Lewis Pugh — swimmer and UN Environment Patron for the Oceans — will swim in freezing waters with the aim of calling on "world leaders to protect the Antarctic area the size of Australia from overfishing and exploitation."
"We have entered a new era of uncertainty, with many hard-fought conservation achievements now under threat. It's time to build on our recent success in the Ross Sea. With public support, I believe we can achieve the most ambitious ocean protection plan in history," Pugh was quoted as saying as he spoke from Antarctica Bellingshausen Sea, the area where he will swim.
Pugh's act coincides with the Convention on Biological Diversity taking place in Mexico, which — according to a UN report — urged the world to "protect at least 10 percent of its coastal and marine areas by 2020."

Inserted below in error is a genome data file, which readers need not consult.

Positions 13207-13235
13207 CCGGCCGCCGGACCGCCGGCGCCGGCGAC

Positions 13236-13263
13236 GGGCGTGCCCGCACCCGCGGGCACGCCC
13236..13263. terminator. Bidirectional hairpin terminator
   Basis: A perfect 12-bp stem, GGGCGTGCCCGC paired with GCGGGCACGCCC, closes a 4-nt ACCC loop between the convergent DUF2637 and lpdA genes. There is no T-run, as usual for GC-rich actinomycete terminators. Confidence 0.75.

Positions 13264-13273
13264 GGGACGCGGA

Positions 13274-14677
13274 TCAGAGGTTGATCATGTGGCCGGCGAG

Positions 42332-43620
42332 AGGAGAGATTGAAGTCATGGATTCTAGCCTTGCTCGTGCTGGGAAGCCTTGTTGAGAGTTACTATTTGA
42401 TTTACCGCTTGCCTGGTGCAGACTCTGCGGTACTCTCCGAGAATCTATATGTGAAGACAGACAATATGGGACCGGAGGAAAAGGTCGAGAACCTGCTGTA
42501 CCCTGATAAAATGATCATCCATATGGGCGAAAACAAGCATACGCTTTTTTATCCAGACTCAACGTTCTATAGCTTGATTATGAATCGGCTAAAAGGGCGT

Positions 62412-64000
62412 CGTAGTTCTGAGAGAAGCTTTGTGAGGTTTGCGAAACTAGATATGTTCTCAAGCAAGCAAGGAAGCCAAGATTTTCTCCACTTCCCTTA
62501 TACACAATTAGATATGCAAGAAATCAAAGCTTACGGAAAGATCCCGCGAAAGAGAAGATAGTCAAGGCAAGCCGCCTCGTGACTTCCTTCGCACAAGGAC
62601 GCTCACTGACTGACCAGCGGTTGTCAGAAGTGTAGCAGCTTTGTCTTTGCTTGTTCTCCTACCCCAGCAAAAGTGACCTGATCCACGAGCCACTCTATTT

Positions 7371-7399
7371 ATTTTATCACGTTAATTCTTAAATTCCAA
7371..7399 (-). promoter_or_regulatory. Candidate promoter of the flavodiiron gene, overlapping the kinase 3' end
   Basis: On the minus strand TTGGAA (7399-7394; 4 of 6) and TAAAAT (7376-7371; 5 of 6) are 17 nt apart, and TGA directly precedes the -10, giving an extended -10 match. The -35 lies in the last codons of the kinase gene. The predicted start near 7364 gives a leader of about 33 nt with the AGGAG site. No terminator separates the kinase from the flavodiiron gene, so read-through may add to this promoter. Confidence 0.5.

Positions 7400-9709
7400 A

As the same report pointed out, the international community expanded the scale of marine protected areas (MPAs) — mainly oceans and seas — from five percent to 12.7 percent in April.
Five "mega MPAs" have been created and extended to cover Chile, Palau, Hawaii, the Pitcairn Islands and St Helena's in the South Atlantic.
"The establishment of so many new protected areas is tremendous news and should give those fighting tirelessly to conserve the world's oceans and seas an enormous sense of achievement," the head of the UN Environment Programme, Erik Solheim, stated.
"But we must remember that the Aichi Biodiversity Targets also call for countries to focus their conservation efforts on the areas of greatest biodiversity. It is not just about size of the area under protection but also about where these zones are located and how strong that protection really is."